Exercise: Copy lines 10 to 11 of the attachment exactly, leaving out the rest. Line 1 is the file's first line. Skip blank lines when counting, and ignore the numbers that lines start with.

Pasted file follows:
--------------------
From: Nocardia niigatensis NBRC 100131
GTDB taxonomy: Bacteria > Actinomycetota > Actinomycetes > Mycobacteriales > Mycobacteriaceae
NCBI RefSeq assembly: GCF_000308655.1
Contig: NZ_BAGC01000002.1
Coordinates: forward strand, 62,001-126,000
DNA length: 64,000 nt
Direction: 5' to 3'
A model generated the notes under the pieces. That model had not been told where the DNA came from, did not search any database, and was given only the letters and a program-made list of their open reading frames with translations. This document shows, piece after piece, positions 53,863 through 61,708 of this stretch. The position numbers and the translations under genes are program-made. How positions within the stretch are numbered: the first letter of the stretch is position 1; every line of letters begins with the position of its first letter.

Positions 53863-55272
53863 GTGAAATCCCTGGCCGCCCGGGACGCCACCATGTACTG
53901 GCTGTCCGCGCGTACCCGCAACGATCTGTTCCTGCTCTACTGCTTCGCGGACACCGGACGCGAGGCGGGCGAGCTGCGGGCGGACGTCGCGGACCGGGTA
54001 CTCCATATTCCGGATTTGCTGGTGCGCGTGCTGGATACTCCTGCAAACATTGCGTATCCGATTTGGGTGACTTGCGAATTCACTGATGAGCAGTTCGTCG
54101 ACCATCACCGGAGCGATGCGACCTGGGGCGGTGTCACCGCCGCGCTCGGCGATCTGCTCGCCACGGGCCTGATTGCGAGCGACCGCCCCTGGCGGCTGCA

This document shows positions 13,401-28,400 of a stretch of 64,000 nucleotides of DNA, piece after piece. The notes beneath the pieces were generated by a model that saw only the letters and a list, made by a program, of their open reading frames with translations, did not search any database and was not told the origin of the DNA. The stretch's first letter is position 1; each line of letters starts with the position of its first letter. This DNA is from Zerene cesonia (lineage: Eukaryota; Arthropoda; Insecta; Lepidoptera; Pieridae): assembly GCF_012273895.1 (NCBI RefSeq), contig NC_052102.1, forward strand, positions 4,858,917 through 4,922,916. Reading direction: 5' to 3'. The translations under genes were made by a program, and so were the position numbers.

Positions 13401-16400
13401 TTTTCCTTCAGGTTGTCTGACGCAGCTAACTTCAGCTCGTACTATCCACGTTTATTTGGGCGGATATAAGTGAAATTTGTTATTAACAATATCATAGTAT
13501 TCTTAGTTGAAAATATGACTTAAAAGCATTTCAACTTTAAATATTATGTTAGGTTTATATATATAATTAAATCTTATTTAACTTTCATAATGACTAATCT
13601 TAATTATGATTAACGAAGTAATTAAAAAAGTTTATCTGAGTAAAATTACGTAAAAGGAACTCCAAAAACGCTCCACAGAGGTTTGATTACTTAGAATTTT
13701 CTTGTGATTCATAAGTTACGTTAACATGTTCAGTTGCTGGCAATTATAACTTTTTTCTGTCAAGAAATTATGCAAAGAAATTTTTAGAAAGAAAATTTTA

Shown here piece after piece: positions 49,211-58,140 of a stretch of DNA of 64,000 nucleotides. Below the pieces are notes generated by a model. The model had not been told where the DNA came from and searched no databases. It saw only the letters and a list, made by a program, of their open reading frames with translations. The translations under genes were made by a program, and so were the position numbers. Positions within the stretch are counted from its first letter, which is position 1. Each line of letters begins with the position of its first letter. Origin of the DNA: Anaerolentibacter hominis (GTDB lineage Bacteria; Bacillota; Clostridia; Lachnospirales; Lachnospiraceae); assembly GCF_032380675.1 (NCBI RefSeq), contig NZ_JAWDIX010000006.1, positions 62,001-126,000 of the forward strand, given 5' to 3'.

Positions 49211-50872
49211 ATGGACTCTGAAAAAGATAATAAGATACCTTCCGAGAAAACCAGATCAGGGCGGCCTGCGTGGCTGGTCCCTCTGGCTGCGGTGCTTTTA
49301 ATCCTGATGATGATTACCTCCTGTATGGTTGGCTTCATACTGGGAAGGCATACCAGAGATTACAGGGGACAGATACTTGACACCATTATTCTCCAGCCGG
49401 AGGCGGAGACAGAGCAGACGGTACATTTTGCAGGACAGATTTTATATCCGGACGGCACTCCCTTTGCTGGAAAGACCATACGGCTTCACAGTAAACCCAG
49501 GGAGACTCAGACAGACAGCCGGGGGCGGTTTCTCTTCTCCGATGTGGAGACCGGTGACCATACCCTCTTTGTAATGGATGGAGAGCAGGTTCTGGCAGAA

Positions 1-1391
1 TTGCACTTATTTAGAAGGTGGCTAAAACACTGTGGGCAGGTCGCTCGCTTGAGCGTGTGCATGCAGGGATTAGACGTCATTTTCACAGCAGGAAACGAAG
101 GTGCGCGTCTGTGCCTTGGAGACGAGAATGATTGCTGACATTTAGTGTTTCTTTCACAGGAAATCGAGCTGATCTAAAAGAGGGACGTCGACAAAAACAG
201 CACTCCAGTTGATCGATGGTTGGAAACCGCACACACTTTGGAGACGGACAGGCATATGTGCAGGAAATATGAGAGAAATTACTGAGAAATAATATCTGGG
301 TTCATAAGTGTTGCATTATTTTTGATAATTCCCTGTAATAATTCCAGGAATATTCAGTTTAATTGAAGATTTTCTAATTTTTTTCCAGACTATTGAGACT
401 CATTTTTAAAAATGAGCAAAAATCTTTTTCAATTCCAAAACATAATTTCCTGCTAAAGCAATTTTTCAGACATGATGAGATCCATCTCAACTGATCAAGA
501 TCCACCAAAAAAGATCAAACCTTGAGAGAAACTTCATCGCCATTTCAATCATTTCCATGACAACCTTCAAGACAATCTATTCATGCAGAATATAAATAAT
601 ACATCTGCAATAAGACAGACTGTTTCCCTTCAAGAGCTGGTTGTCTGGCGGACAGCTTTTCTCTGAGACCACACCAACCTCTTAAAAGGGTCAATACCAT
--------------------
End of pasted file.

53863 GTGAAATCCCTGGCCGCCCGGGACGCCACCATGTACTG
53901 GCTGTCCGCGCGTACCCGCAACGATCTGTTCCTGCTCTACTGCTTCGCGGACACCGGACGCGAGGCGGGCGAGCTGCGGGCGGACGTCGCGGACCGGGTA